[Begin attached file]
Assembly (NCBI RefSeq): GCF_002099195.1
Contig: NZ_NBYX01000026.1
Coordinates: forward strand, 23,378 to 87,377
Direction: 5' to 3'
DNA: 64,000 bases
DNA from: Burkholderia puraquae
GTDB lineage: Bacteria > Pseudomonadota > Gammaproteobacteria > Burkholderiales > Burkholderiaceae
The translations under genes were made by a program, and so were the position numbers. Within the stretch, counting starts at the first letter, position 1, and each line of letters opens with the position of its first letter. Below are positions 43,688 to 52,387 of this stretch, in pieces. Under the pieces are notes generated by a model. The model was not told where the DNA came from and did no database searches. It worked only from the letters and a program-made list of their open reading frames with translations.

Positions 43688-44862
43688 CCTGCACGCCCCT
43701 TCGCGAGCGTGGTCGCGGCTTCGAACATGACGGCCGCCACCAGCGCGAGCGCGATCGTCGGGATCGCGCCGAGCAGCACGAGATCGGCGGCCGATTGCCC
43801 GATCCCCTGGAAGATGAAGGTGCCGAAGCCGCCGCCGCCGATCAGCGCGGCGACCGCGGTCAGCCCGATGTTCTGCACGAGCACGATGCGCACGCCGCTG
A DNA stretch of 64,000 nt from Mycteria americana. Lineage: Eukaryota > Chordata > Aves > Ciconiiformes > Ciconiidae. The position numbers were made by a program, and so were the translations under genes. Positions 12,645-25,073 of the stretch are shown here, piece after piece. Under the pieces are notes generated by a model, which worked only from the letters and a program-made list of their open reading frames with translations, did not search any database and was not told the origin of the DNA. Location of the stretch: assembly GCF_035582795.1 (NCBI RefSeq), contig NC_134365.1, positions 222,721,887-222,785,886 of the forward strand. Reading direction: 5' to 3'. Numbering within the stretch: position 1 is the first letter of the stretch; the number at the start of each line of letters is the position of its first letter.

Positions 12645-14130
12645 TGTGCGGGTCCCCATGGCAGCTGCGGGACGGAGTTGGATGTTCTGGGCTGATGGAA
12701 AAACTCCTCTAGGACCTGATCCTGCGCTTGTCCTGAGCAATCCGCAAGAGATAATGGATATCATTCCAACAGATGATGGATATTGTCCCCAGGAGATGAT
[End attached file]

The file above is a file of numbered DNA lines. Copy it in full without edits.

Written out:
Assembly (NCBI RefSeq): GCF_002099195.1
Contig: NZ_NBYX01000026.1
Coordinates: forward strand, 23,378 to 87,377
Direction: 5' to 3'
DNA: 64,000 bases
DNA from: Burkholderia puraquae
GTDB lineage: Bacteria > Pseudomonadota > Gammaproteobacteria > Burkholderiales > Burkholderiaceae
The translations under genes were made by a program, and so were the position numbers. Within the stretch, counting starts at the first letter, position 1, and each line of letters opens with the position of its first letter. Below are positions 43,688 to 52,387 of this stretch, in pieces. Under the pieces are notes generated by a model. The model was not told where the DNA came from and did no database searches. It worked only from the letters and a program-made list of their open reading frames with translations.

Positions 43688-44862
43688 CCTGCACGCCCCT
43701 TCGCGAGCGTGGTCGCGGCTTCGAACATGACGGCCGCCACCAGCGCGAGCGCGATCGTCGGGATCGCGCCGAGCAGCACGAGATCGGCGGCCGATTGCCC
43801 GATCCCCTGGAAGATGAAGGTGCCGAAGCCGCCGCCGCCGATCAGCGCGGCGACCGCGGTCAGCCCGATGTTCTGCACGAGCACGATGCGCACGCCGCTG
A DNA stretch of 64,000 nt from Mycteria americana. Lineage: Eukaryota > Chordata > Aves > Ciconiiformes > Ciconiidae. The position numbers were made by a program, and so were the translations under genes. Positions 12,645-25,073 of the stretch are shown here, piece after piece. Under the pieces are notes generated by a model, which worked only from the letters and a program-made list of their open reading frames with translations, did not search any database and was not told the origin of the DNA. Location of the stretch: assembly GCF_035582795.1 (NCBI RefSeq), contig NC_134365.1, positions 222,721,887-222,785,886 of the forward strand. Reading direction: 5' to 3'. Numbering within the stretch: position 1 is the first letter of the stretch; the number at the start of each line of letters is the position of its first letter.

Positions 12645-14130
12645 TGTGCGGGTCCCCATGGCAGCTGCGGGACGGAGTTGGATGTTCTGGGCTGATGGAA
12701 AAACTCCTCTAGGACCTGATCCTGCGCTTGTCCTGAGCAATCCGCAAGAGATAATGGATATCATTCCAACAGATGATGGATATTGTCCCCAGGAGATGAT